Psoriatic arthritis (PsA) is an inflammatory form of arthritis that causes swollen, stiff, and painful joints.

PsA affects about 30 percent of people with psoriasis, a skin condition characterized by scaly, red skin patches.

Hypothyroidism affects your thyroid — the butterfly-shaped gland in your neck that produces hormones. When you have hypothyroidism, this gland doesn’t make enough thyroid hormones.

The most common cause of hypothyroidism is Hashimoto’s thyroiditis, an autoimmune condition in which white blood cells of the immune system mistakenly attack cells in the thyroid gland.

PsA and psoriasis are also autoimmune disorders. These conditions cause your immune system to attack healthy joints and skin. In hypothyroidism, your immune system’s target is the thyroid gland.

Read on to learn how these two conditions are related.

Psoriasis isn’t a symptom of hypothyroidism. But if you have psoriasis or PsA, you’re more likely to have at least one other autoimmune disease, including:

  • rheumatoid arthritis
  • Crohn’s disease
  • ulcerative colitis
  • hypothyroidism

In autoimmune thyroid disease, the immune system makes proteins called antibodies that damage the thyroid gland.

People with PsA and psoriasis are more likely to test positive for thyroid antibodies than people without these conditions. In one study, about a third of people with psoriasis had a thyroid condition, too.

Thyroid hormones act on many different parts of your body, including your skin. These hormones may trigger psoriasis and make symptoms worse.

Thyroid hormones increase the level of growth factors that cause the skin cells that form scaly psoriasis plaques to multiply. Excess thyroid hormone production makes psoriasis worse.

Hypothyroidism isn’t a skin disease. But like psoriasis and PsA, it can affect your skin.

Skin symptoms of hypothyroidism include:

  • dry, scaly skin that cracks
  • swelling of your hands, face, and eyelids, which are symptom of severe hypothyroidism, called myxedema
  • pale or yellow skin

A few different triggers can result in flares of psoriasis or make the skin condition worse. Common psoriasis triggers include:

  • stress
  • injury to the skin
  • infections such as strep throat or bronchitis
  • cold weather

Some medications also cause psoriasis flare-ups. Certain prescription drugs can:

  • worsen the plaques you already have
  • prevent your plaques from going away
  • trigger new psoriasis plaques

The medications most likely to cause a psoriasis flare-up are:

  • beta-blockers that treat heart disease
  • antimalaria drugs such as chloroquine
  • cancer drugs such as interferon and imiquimod
  • monoclonal antibodies, which treat cancer
  • the antifungal drug, terbinafine
  • lithium for bipolar disorder

It usually takes 2 to 3 weeks after you start taking a new drug for psoriasis symptoms to appear. If you stop taking a corticosteroid drug such as prednisone too quickly, it can also set off a psoriasis flare.

If you take one of these medications and notice that your psoriasis is getting worse, don’t stop taking it. Talk with your doctor instead. Ask if you can switch to another drug that won’t affect your skin.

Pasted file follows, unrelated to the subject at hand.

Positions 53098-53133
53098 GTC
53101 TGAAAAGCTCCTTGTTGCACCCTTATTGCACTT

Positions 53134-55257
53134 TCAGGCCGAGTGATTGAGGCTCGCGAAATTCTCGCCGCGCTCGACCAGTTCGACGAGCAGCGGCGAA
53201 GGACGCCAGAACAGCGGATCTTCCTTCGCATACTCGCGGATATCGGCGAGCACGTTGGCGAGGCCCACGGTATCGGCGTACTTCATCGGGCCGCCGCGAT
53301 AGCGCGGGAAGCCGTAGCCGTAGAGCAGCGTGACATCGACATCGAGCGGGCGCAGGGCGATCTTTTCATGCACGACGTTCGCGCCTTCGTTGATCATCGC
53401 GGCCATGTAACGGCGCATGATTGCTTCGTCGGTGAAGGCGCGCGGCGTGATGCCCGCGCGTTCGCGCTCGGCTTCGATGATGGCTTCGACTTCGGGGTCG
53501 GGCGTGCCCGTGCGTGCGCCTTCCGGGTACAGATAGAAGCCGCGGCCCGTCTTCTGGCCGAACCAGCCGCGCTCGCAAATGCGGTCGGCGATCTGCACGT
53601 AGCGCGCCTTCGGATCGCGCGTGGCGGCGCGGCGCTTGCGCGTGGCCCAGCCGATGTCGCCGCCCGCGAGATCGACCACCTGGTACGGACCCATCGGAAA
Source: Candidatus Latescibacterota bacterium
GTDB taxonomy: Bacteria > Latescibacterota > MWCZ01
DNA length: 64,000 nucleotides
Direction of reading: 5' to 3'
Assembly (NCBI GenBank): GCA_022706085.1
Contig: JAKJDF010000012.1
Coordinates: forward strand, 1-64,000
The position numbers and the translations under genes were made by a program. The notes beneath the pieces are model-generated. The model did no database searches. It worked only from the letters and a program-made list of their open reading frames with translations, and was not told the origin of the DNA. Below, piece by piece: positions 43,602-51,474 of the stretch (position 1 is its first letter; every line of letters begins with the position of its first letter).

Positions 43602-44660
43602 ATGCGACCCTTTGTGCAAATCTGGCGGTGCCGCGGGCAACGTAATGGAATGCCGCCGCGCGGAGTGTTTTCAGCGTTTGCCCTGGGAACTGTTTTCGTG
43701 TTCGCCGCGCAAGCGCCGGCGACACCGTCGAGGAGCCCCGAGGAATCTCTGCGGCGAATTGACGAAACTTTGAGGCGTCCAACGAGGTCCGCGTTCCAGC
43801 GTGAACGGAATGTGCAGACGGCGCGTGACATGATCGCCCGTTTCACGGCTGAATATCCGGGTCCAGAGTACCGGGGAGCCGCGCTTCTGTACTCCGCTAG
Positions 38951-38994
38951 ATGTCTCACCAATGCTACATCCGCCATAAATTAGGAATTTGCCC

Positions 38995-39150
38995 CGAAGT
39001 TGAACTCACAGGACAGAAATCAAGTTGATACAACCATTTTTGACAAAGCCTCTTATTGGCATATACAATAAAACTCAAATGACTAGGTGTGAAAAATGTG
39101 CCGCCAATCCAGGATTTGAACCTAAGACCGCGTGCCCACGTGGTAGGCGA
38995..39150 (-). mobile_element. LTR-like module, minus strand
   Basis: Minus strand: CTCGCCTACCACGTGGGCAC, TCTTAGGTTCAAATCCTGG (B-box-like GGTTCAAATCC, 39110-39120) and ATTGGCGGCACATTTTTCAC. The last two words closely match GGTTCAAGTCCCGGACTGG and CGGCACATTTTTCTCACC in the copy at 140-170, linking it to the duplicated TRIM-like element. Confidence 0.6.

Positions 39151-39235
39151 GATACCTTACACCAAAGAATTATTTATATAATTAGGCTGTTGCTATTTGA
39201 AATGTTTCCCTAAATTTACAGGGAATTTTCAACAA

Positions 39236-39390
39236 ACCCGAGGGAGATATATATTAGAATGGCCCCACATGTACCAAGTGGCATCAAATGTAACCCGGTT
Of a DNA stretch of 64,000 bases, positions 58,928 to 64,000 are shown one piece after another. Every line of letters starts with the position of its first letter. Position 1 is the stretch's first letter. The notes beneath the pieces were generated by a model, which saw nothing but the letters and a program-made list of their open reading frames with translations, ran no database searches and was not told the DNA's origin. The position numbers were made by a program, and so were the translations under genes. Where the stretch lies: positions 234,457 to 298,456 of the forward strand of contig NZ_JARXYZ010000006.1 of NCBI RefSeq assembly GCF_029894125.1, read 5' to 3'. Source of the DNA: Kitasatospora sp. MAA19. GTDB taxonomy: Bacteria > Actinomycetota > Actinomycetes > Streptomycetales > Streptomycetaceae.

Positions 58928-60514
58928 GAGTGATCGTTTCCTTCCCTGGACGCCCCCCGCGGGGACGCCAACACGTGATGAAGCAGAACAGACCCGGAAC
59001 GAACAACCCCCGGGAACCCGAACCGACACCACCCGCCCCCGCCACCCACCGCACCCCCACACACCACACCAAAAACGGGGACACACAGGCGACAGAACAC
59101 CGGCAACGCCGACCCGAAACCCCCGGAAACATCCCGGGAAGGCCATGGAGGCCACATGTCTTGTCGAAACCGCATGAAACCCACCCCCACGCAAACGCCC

Generalized myxedema is a complication of severe hypothyroidism. It causes:

  • waxy, doughy-looking skin
  • swelling of the lips, eyelids, and tongue
  • dryness

Doctors treat myxedema rash with corticosteroid creams and injections.

Pretibial myxedema (PTM) is a red, swollen, and thick skin rash. It’s a rare symptom of thyroid conditions such as Hashimoto’s thyroiditis and Graves’ disease.

This rash forms when hyaluronic acid, a natural lubricant your body makes, builds up under your skin. The affected skin becomes thick and has the texture of an orange peel.

PTM most often appears on the shins or the tops of the feet. It also can form on areas like your:

  • knees
  • shoulders
  • elbows
  • upper back
  • ears
  • nose
  • neck

Reach out to a doctor if you have symptoms of PsA or Hashimoto’s thyroiditis that don’t go away.

PsA symptoms include:

  • painful, swollen fingers and toes
  • stiffness, swelling, and pain in one or more joints
  • reduced range of motion in your joints
  • nail changes, such as a nail that has pits or separates from the nail bed
  • red, scaly patches of skin
  • itchy or burning skin
  • low back pain

Hashimoto’s thyroiditis symptoms include:

  • swelling in your neck, called a goiter
  • unusual tiredness
  • weight gain
  • muscle weakness
  • increased sensitivity to cold
  • dry skin and hair
  • brittle, splitting nails

Your doctor will ask about your symptoms and medical history. You may need blood tests to find out whether your thyroid hormone level is too low or imaging tests to check your joints for damage.

PsA and hypothyroidism are both types of autoimmune disorders. When you have PsA or psoriasis, you’re also more likely to have thyroid disease.

If you have symptoms of PsA or hypothyroidism, contact your doctor for an exam. Treatments can slow the joint damage and skin plaques of PsA as well as restore normal hormone levels in hypothyroidism.